“Our records show that at the time of your last visit…, you… receive your health through a CDPHP commercial health plan.” CDPHP is the Capital District Community Health Plan. “Please be aware that [SPHP] has engaged in negotiations with CDPHP for a more equitable agreement to ensure we can continue to deliver high-quality, community-based care.”

Didn’t we do this dance a few years ago, which got resolved at the 11th hour?

In bold: “Our current agreement is set to expire effective January 1, 2023; meaning some patients may have increased financial responsibility when seeking care from [SPHP] in 2023 because CDPHP no longer includes the following facilities in its network.” Over a dozen facilities, including St. Peter’s Hospital, Samaritan Hospital, and five Eddy facilities, are on the list. Interestingly, no related mail from CDPHP has arrived.

On the coverage

Meanwhile, my wife and my daughter also received a Benefits Bulletin from my former employer, the Research Foundation for The State University of New York, or SUNY RF. “If you are a retiree or an eligible dependent of a retiree and you are not eligible for Medicare, your current RF benefits will continue for 2023 unless you make changes during open enrollment.” That window is November 1-30.

Just in case we need to make a change, I went to the SUNY RF portal to see if I could find the forms to change their coverage, but none of them seemed appropriate. Some were for the retiree (me), while some were for the retiree and dependents. I am on a different plan for administrative reasons.

So I called the SUNY RF number on Monday and then a different one on Wednesday. I was offered the same form to make changes, even though it didn’t make sense to me. If I change my wife and daughter to a Blue Cross program, I hope SUNY RF does not muck it up.


Meanwhile, a good friend of mine writes on Facebook: “We’ve…just been notified by [CDPHP] that CVS will no longer take our prescription insurance effective 1/1/2023… This is very upsetting because CVS is very convenient to where we live, has a drive-through, and the closest to our house is one of the only 24-hour pharmacies in the Capital District.” We got no such letter from CDPHP.

I called my local CVS pharmacist. They said that CVS has declined to take the CDPHP price schedule, so it may very well cost more to fill prescriptions there, but they won’t really know until they start filling them next year.

This issue will be a primary concern of mine this month because I can’t wait until the CDPHP/SPHP issue gets resolved in December if, in fact, it does.

To travel, or not to travel

Coming from California

travelI’m writing this more than two weeks after the fact, which is suboptimal. This continuation: To travel, or not to travel.

Tuesday, October 4: My usual Bible guys meeting at 9 a.m. I believe I’m the youngest member of the group, which used to meet in person before COVID. But once we started on ZOOM, we stayed on ZOOM. Unlike most meetings, a Bible study with four to seven guys is manageable.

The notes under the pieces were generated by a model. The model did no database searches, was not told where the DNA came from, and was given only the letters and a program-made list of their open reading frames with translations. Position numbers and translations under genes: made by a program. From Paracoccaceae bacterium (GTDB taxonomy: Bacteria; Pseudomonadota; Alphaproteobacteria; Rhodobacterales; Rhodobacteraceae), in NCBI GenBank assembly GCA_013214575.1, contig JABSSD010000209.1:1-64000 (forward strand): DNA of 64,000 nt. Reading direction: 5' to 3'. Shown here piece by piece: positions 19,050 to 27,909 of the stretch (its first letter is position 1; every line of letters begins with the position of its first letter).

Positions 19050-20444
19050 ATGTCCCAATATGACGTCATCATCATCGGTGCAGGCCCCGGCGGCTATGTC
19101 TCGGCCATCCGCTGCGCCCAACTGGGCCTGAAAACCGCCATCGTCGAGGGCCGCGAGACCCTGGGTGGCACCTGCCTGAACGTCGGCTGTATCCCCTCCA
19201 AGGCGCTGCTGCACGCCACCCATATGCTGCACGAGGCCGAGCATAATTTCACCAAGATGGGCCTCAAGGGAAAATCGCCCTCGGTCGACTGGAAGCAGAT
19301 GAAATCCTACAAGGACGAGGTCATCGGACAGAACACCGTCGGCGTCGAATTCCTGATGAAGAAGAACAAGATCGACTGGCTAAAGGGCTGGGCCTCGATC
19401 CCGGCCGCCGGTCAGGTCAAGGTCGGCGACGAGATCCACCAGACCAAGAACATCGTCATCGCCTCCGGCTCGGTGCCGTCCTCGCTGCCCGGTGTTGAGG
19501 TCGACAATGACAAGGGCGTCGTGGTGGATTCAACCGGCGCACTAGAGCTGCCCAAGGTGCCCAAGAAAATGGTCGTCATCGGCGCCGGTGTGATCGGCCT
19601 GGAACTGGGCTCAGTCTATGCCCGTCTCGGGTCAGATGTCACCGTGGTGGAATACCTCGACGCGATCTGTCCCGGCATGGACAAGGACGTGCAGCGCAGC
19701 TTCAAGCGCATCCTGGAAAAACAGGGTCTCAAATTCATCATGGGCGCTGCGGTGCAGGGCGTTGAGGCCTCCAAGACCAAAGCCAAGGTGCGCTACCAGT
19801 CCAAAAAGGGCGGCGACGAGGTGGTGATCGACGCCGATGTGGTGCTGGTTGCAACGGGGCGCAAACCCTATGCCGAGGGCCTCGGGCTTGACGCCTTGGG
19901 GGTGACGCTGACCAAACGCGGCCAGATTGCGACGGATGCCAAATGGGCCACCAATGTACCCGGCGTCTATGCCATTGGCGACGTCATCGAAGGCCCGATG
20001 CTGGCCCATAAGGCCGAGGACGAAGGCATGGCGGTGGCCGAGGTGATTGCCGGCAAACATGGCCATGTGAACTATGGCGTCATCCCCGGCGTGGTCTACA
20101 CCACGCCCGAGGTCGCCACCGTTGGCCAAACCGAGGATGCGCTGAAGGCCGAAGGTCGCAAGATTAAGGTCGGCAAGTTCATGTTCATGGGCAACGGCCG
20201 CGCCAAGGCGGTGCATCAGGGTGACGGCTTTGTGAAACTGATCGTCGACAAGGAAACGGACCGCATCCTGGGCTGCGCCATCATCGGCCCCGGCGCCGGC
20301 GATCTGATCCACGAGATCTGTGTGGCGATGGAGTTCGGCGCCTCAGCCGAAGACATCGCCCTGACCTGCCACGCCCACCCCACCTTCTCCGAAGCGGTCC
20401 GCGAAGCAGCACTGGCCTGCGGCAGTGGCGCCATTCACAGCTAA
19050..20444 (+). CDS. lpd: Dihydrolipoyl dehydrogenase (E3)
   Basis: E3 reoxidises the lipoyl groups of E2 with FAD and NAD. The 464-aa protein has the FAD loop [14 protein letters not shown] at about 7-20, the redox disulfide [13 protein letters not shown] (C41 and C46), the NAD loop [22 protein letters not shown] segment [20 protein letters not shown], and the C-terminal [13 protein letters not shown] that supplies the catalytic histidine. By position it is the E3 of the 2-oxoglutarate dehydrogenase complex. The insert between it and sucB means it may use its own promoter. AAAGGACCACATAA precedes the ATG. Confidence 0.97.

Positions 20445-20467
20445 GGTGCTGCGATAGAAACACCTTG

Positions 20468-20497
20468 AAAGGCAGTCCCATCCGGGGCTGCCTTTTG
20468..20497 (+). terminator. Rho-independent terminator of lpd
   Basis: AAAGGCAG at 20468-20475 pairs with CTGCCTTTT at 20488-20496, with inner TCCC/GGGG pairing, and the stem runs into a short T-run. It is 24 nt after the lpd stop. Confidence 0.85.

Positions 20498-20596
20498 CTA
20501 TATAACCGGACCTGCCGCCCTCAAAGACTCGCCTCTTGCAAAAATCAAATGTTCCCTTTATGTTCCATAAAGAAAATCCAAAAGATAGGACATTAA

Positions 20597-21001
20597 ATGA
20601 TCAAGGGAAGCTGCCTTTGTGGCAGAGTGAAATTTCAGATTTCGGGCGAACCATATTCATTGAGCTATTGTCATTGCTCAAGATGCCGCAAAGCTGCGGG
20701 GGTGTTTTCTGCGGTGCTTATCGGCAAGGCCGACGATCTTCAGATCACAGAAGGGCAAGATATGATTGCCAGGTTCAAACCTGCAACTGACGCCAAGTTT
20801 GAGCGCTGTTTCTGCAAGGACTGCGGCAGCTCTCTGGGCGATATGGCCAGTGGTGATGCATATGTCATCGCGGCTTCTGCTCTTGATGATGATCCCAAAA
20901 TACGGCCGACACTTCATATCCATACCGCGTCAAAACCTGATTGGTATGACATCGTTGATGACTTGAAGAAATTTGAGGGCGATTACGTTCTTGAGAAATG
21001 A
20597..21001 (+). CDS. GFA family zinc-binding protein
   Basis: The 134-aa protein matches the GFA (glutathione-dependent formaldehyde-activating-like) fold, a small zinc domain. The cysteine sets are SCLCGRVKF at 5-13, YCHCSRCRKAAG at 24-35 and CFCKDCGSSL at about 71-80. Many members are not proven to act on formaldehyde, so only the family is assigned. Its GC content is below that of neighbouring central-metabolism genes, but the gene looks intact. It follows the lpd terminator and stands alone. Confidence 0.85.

Conversely, the weekly book review at the Washington Avenue branch always wants to be in person. There were some furtive attempts at offering it online, but it’s just better face-to-face.

I went home, and my wife and I started a largely futile attempt to clean the house.

Wednesday, October 5: My wife and I drove to the Albany International Airport. It’s “international” because it services trips to and from a few Canadian cities. I went to the luggage area and met my sister Leslie, who had flown in from SoCal. She was going to go to her high school reunion that weekend. I had agreed to be her Plus One.

My wife suggested going to the Iron Gate Cafe, where we had eaten only a few weeks earlier. But her ankle was now extremely sore, and she begged off but dropped us off there. My sister loved it, as my wife knew she would.

My wife drove Leslie to the Avis/Budget car rental in Colonie Center, near the former Sears; I had no idea it was there. We all went home, with me navigating for my sister; she could have used her phone, but why when she had me?


My wife was on the phone with her doctor’s office, but from my end of the conversation, it didn’t sound as though her pain or possible infection was being taken seriously. Moreover, the redness of her ankle and above was very concerning to me.

This was because, in 1979, two days before I started my first attempt at grad school, I got a little cut on my baby toe. Increasingly, it hurt tremendously. I hobbled through registration, then limped to the infirmary. The doctor immediately put me on bed rest AT THE INFIRMARY for six days. He feared that the infection, traveling up a blood vessel in my leg, would head for my heart and kill me. I started classes late and never did catch up.

My wife and I put Leslie up in a hotel so she wouldn’t have to put up with our demented cat.

Thursday, October 5: I called my wife’s doctor’s office at 6:10 a.m. Of course, I got the service, but I gave the person great detail about the swelling and what appeared to be spreading infection. To my amazement, her doctor called back at 6:30 and promised a slot as soon as the scheduler came in. At 7:40, the office called, and my wife had a 10:30 appointment, which my sister drove her to. My wife got doses of antibiotics. After lunch, Leslie drove us so my wife could get an ultrasound. The good news: no blood clots.

The reserves

Leslie and I were going to Binghamton that afternoon in her rental vehicle. To travel, or not to travel, that was the question. I would have felt uncomfortable leaving my wife but for one thing. Unrelated to the medical issues, my daughter had decided to come home from college for the long weekend. SHE would take care of her mother! This was a bit of serendipity

And from the reporting of the patient, when Leslie and I came back on Monday, she had done a fabulous job. This is not a surprise, based on a story my daughter told my wife. Someone at college had accidentally cut themselves, and another student tried to patch them up, but they didn’t do it correctly. Clean the wound, pat it dry, and then put the ointment on the bandage, not the wound. My wife had shown this method to my daughter, and the message took. Can you hear the maternal beam of joy?